From Numerical Recipes, chapter 15.0:

Given a set of observations, one often wants to condense and summarize the data by fitting it to a “model” that depends on adjustable parameters. Sometimes the model is simply a convenient class of functions, such as polynomials or Gaussians, and the fit supplies the appropriate coefficients. Other times, the model’s parameters come from some underlying theory that the data are supposed to satisfy; examples are coefficients of rate equations in a complex network of chemical reactions, or orbital elements of a binary star. Modeling can also be used as a kind of constrained interpolation, where you want to extend a few data points into a continuous function, but with some underlying idea of what that function should look like.

This chapter shows how to construct the model.

Complex models are often a sum of many functions. That is why in Fityk the model F is constructed as a list of component functions and is computed as F = \sum_i f_i.

Each component function f_i is one of predefined functions, such as Gaussian or polynomial. This is not a limitation, because the user can add any function to the predefined functions.

To avoid confusion, the name function will be used only when referring to a component function, not when when referring to the sum (model), which mathematically is also a function. The predefined functions will be sometimes called function types.

Function f_i=f_i(x; \boldsymbol{a}) is a function of x, and depends on a vector of parameters \boldsymbol{a}. The parameters \boldsymbol{a} will be fitted to achieve agreement of the model and data.

In experiments we often have the situation that the measured x values are subject to systematic errors caused, for example, by instrumental zero shift or, in powder diffraction measurements, by displacement of sample in the instrument. If this is the case, such errors should be a part of the model. In Fityk, this part of the model is called x-correction. The final formula for the model is:

F(x; \boldsymbol{a}) = \sum_i f_i(x+Z(x; \boldsymbol{a}); \boldsymbol{a})

where Z(x; \boldsymbol{a}) = \sum_i z_i(x; \boldsymbol{a}) is the x-correction. Z is constructed as a list of components, analogously to F, although in practice it has rarely more than one component.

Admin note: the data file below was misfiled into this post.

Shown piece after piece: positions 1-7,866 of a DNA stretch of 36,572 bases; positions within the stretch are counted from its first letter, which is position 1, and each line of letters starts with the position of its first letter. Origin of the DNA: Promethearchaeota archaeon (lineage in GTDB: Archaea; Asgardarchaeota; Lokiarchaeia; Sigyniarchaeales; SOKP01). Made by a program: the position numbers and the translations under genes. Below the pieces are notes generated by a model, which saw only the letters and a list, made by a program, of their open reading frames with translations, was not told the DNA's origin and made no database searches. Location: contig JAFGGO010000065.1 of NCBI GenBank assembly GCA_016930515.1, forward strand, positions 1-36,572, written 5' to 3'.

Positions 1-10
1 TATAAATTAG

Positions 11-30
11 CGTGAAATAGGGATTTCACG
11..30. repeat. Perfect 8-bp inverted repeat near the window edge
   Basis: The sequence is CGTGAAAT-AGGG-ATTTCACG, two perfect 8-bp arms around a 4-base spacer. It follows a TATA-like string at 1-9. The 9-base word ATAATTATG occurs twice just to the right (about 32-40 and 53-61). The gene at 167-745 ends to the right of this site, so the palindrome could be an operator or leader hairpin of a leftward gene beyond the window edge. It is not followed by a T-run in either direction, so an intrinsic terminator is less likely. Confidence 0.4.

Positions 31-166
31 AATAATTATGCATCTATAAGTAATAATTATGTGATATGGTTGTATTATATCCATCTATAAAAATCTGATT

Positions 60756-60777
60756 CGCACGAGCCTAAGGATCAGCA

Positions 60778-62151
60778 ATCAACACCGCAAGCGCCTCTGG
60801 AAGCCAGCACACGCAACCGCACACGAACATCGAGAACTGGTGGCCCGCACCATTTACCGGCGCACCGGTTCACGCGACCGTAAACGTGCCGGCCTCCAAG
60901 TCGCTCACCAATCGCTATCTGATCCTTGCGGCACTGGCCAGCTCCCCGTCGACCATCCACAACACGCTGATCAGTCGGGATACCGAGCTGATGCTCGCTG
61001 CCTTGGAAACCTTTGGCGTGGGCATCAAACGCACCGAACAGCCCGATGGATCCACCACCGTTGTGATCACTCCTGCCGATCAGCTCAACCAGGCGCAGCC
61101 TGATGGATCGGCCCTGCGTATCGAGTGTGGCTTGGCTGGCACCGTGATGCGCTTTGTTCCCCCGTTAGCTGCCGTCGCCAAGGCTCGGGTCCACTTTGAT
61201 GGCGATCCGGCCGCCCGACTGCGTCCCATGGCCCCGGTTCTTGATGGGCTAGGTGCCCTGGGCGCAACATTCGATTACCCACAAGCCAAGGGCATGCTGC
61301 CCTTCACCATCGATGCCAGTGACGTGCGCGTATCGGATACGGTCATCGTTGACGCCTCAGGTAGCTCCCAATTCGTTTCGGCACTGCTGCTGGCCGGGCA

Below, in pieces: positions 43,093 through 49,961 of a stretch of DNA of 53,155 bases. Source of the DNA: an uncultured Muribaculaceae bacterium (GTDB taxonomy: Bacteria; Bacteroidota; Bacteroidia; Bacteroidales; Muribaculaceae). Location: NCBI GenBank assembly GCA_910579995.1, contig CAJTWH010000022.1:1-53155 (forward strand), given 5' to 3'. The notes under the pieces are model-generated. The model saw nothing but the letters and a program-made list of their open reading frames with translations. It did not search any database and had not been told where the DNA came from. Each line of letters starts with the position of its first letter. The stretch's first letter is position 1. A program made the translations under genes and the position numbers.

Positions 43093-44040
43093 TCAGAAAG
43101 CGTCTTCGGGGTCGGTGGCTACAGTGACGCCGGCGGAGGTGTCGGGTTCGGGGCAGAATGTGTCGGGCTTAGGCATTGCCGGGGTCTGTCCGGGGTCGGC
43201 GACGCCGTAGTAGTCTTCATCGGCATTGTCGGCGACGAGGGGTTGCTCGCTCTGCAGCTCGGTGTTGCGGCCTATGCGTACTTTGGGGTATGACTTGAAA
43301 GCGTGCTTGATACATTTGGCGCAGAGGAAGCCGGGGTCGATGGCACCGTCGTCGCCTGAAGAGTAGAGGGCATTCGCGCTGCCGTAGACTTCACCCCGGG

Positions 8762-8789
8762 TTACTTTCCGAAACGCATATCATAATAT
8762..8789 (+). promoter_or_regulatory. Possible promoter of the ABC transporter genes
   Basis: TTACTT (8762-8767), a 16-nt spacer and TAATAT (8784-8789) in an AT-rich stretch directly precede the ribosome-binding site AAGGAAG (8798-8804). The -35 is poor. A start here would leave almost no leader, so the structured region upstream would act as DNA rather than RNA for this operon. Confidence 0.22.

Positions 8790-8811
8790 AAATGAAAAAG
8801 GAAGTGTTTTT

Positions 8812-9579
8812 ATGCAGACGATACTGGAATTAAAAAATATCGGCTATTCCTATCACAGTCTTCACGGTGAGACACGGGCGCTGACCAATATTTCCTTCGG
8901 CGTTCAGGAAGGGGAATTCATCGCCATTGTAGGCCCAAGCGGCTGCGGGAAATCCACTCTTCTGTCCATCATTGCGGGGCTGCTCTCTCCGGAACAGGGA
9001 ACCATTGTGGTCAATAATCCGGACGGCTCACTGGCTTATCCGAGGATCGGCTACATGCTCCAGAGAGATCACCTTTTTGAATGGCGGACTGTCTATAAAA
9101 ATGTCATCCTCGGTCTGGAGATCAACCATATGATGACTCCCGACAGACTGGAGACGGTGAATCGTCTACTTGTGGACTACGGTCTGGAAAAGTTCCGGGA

Each component function is created by specifying a function type and binding variables to type’s parameters. The next section explains what are variables in Fityk, and then we get back to functions.


Variables have names prefixed with the dollar symbol ($) and are created by assigning a value:

$foo=~5.3           # simple-variable
$bar=5*sin($foo)    # compound-variable
$c=3.1              # constant (the simplest compound-variable)

The numbers prefixed with the tilde (~) are adjustable when the model is fitted to the data. Variable created by assigning ~number (like $foo in the example above) will be called a simple-variable.

All other variables are called compound-variables. Compound variables either depend on other variables ($bar above) or are constant ($c).


Unlike in popular programming languages, variable can store either a single numeric (floating-point) value or a mathematical expression. Nothing else. In case of expression, if we define $b=2*$a the value of $b will be recalculated every time $a changes.

To assign a value (constant) of another variable, use: $b={$a}. Braces return the current value of the enclosed expression. The left brace can be preceded by the tilde (~). The assignment $b=~{$a} creates a simple variable.

Compound-variables can be build using operators +, -, *, /, ^ and the functions sqrt, exp, log10, ln, sin, cos, tan, sinh, cosh, tanh, atan, asin, acos, erf, erfc, lgamma, abs, voigt. This is a subset of the functions used in data transformations.

The braces may contain any data expression:

$x0 = {x[0]}
$min_y = {min(y if a)}
$c = {max2($a, $b)}
$t = {max(x) < 78 ? $a : $b}

Sometimes it is useful to freeze a variable, i.e. to prevent it from changing while fitting:

$a = ~12.3 # $a is fittable (simple-variable)
$a = {$a}  # $a is not fittable (constant)
$a = ~{$a} # $a is fittable (simple-variable) again

In the GUI

a variable can be switched between constant and simple-variable by clicking the padlock button on the sidebar. The icons open lock and lock show that the variable is fittable and frozen, respectively.

If the assigned expression contains tildes:


it automatically creates simple-variables corresponding to the tilde-prefixed numbers. In the example above two simple-variables (with values 9.1 and 2) are created. Automatically created variables are named $_1, $_2, $_3, and so on.

Variables can be deleted using the command:

delete $variable


Simple-variables may have a domain, which is used for two things when fitting.

Most importantly, fitting methods that support bound constraints use the domain as lower and/or upper bounds. See the section Bound Constraints for details.

The other use is for randomizing parameters (simple-variables) of the model. Methods that stochastically initialize or modify parameters (usually generating a set of initial points) need well-defined domains (minimum and maximum values for parameters) to work effectively. Such methods include Nelder-Mead simplex and Genetic Algorithms, but not the default Lev-Mar method, so in most cases you do not need to worry about it.

The syntax is as follows:

$a = ~12.3 [0:20] # initial values are drawn from the (0, 20) range
$a = ~12.3 [0:]   # only lower bound
$a = ~12.3 [:20]  # only upper bound
$a = ~15.0        # domain stays the same